Bringing The Kakariki Home
We’d like to update everyone on yet another very successful Project Island Song native bird reintroduction. 40 kākāriki, the native red crowned parakeet, were the latest addition to take wing on Moturua Island in the Bay Of Islands, on June 13th in near perfect conditions. The event was pulled forward 24 hours because of the gale force winds predicted to be on their way, but it went off well with only a slight delay because of fog at the Auckland Heliport postponing the helicopters' take-off. It took a year’s planning to get permits and processes in place and so make it the very smooth operation it was, says project manager Richard Robbins.
Planting volunteers needed! Urupukapuka Island
When: Sunday 28th May 2017
Where: Urupukapuka Island
Guardians of the Bay of Islands needs help to plant 1500 native plants at a new site at Urupukapuka Bay and, for the third year, and 250 at Squid Bay, which will finish planting on that site.
Fullers GreatSights has once again very generously offered free transport to Otehei Bay for 86 volunteers planters in its vessel Te Papahu.
Welcome aboard Copthorne Hotel!
A big welcome to Copthorne Hotel and Resort Bay of Islands who have become a Project Island Song supporter and have joined our Corporate Membership group.
Unwanted invasive lizard species in the Bay of Islands
The plague skink (Lampropholis delicata), sometimes known as rainbow skink, is a small lizard introduced to New Zealand from Australia. Although smaller than native skinks, they do look very similar.
Individual commitment to a group effort - that is what makes a team work! Thanks to Rana, Viki and the REP team who have worked tirelessly over Christmas/New Year as camp hosts, as well as maintaining tracks, biosecurity monitoring, pest incursions - and that's when they're not responding to all sorts of call outs on the mainland as part of the Rawhiti Rural Fire/First Response Unit. Viki organised a mannequin challenge at all the Urupukapuka campgrounds on New Year's Eve. Check it out here!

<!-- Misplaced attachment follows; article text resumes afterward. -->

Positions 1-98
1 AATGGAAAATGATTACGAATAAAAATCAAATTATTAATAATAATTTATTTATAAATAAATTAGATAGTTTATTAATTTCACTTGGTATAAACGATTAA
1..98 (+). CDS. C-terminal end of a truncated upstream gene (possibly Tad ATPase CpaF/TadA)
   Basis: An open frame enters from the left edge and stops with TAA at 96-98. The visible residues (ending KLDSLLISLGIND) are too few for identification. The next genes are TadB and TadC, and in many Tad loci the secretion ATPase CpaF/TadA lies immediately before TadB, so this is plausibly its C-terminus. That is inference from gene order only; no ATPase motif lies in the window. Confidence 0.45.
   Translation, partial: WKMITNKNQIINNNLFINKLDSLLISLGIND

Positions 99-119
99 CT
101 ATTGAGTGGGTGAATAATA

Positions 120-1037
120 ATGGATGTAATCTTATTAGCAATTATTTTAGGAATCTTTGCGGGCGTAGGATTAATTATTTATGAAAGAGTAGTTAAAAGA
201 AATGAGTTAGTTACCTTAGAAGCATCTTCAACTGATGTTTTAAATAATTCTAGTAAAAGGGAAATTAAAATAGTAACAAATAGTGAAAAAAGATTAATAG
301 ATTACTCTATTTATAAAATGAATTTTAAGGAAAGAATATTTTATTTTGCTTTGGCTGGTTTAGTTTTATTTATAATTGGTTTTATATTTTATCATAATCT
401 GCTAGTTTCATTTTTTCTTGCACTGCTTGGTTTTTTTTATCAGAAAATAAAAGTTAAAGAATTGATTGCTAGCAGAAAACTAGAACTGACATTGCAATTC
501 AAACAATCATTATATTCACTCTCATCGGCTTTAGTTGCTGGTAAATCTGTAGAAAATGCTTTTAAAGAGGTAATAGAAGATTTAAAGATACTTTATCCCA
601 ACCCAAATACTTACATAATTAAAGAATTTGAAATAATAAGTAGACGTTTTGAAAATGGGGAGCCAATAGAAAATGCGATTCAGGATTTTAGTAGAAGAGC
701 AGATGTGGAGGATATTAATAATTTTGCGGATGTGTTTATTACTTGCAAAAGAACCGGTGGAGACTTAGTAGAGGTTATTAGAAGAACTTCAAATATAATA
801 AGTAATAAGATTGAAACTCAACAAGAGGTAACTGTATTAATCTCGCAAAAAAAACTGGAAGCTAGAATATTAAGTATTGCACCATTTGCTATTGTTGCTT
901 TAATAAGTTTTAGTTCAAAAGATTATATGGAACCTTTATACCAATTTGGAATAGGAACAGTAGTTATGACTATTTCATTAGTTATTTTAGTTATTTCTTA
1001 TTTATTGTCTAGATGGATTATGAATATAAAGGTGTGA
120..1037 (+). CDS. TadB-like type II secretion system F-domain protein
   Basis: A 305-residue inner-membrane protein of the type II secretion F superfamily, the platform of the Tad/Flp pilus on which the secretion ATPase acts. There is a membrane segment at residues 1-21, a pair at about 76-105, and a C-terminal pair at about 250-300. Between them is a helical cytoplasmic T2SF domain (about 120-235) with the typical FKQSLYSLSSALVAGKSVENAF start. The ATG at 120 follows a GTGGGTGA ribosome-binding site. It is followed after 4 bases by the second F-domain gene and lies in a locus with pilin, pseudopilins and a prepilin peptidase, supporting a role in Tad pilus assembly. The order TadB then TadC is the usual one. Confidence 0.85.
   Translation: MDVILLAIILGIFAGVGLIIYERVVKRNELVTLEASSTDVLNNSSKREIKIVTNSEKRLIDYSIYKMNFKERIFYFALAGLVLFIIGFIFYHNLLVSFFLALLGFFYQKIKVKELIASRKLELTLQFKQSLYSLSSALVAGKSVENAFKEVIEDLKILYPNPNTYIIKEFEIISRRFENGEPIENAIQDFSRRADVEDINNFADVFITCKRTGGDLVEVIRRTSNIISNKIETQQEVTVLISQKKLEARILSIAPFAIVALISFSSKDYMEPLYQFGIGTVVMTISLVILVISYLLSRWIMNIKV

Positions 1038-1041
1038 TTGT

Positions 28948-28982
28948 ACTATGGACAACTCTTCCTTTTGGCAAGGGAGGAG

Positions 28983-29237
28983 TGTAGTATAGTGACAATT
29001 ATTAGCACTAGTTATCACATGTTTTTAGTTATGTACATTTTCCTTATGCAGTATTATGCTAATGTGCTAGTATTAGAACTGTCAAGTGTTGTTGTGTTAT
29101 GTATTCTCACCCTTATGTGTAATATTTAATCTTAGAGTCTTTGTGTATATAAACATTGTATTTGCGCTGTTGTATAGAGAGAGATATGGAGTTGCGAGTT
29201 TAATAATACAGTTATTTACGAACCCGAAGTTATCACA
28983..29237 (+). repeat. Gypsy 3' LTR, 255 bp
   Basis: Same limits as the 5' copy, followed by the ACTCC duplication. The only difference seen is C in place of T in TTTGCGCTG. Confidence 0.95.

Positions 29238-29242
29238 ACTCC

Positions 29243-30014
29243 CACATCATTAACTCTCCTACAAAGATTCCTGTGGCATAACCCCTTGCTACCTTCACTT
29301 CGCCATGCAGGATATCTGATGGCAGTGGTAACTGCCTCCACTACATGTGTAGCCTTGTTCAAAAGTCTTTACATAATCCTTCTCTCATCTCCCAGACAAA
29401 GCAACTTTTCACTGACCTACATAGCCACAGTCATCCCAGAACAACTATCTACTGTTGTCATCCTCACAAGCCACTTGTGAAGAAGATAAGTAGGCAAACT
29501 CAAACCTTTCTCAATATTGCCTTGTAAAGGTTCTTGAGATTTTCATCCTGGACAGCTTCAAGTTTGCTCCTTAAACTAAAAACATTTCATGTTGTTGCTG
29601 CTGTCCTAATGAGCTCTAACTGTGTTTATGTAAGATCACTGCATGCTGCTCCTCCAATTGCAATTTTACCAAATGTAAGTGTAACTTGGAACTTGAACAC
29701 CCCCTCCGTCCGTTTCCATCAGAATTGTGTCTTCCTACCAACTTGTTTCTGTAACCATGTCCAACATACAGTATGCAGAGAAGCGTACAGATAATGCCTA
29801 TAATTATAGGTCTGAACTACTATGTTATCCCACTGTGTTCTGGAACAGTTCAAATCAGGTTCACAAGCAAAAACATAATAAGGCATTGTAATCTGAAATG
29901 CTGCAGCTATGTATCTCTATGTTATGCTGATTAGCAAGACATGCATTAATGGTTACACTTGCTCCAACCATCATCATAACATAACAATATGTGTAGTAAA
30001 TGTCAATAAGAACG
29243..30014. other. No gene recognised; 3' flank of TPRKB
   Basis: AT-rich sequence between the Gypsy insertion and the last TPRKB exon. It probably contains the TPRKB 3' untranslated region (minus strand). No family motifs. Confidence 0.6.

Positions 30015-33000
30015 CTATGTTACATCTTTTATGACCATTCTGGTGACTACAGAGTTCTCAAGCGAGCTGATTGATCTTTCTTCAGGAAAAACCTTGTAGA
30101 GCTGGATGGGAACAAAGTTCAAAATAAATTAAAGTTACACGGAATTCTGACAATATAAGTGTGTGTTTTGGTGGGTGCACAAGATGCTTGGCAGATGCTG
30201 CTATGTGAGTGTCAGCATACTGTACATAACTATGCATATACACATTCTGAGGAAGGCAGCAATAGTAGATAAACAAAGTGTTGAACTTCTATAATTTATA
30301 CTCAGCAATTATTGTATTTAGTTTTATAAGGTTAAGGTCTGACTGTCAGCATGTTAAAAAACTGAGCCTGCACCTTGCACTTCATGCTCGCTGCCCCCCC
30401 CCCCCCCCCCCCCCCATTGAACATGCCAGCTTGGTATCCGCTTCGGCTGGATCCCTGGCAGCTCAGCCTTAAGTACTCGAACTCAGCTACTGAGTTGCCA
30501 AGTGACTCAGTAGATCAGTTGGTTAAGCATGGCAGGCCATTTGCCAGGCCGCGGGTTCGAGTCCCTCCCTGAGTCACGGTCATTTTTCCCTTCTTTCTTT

You can help bring home another of the Bay's rare native birds
We need your help to return the endangered kakariki (red-crowned parakeet) to the Bay of Islands in June this year.
Pest and stray pet alert!
It has been a very busy season with pest incursions and unwanted pet visitors on the island wildlife sanctuaries. Since Christmas, the fortnightly island checks have detected pest-mammal foot prints and dead rats in traps which triggered our pest incursion response operations. To maintain the islands’ pest-free status this response included the setting up of extra tracking tunnels, rat traps on Poroporo, Urupukapuka and Okahu, and rodent dog surveillance work.
The cooler months herald the planting season for Project Island Song. So if you've always wanted to get your hands dirty with a spot of native tree planting, or you've enjoyed volunteering with us before, come join us!
Good news - reintroduced bird species are doing well
Early indications from recent monitoring tell us that all the reintroduced bird species are doing well. We're seeing fledglings being fed by parents and unbanded pateke, toutouwai, tieke and popokotea are being recorded on Motuarohia, Moturua and Urupukapuka.
Seasons greetings to all
Another year has flown by for Project Island Song - and its been a productive and enjoyable one, tinged with sadness with the tragic loss of one of our kaimahi in January. We've planted a further 4000 trees and reintroduced more toutouwai and popokotea to Urupukapuka and Moturua. Our volunteers have made weekly trips to bust weeds and monitor birds - with promising results. We're into our third year of Floating Classrooms, providing hands on environmental education for local schools. And you may have seen us at community events including the Waimate Show and Christmas parades.If you'd like to visit the islands with family and friends, the Explore ferry and Fullers GreatSights Island Adventurer run regular trips over summer. But please remember to check all your gear before you leave home for any pests - rats, mice, plague skinks or Argentine ants.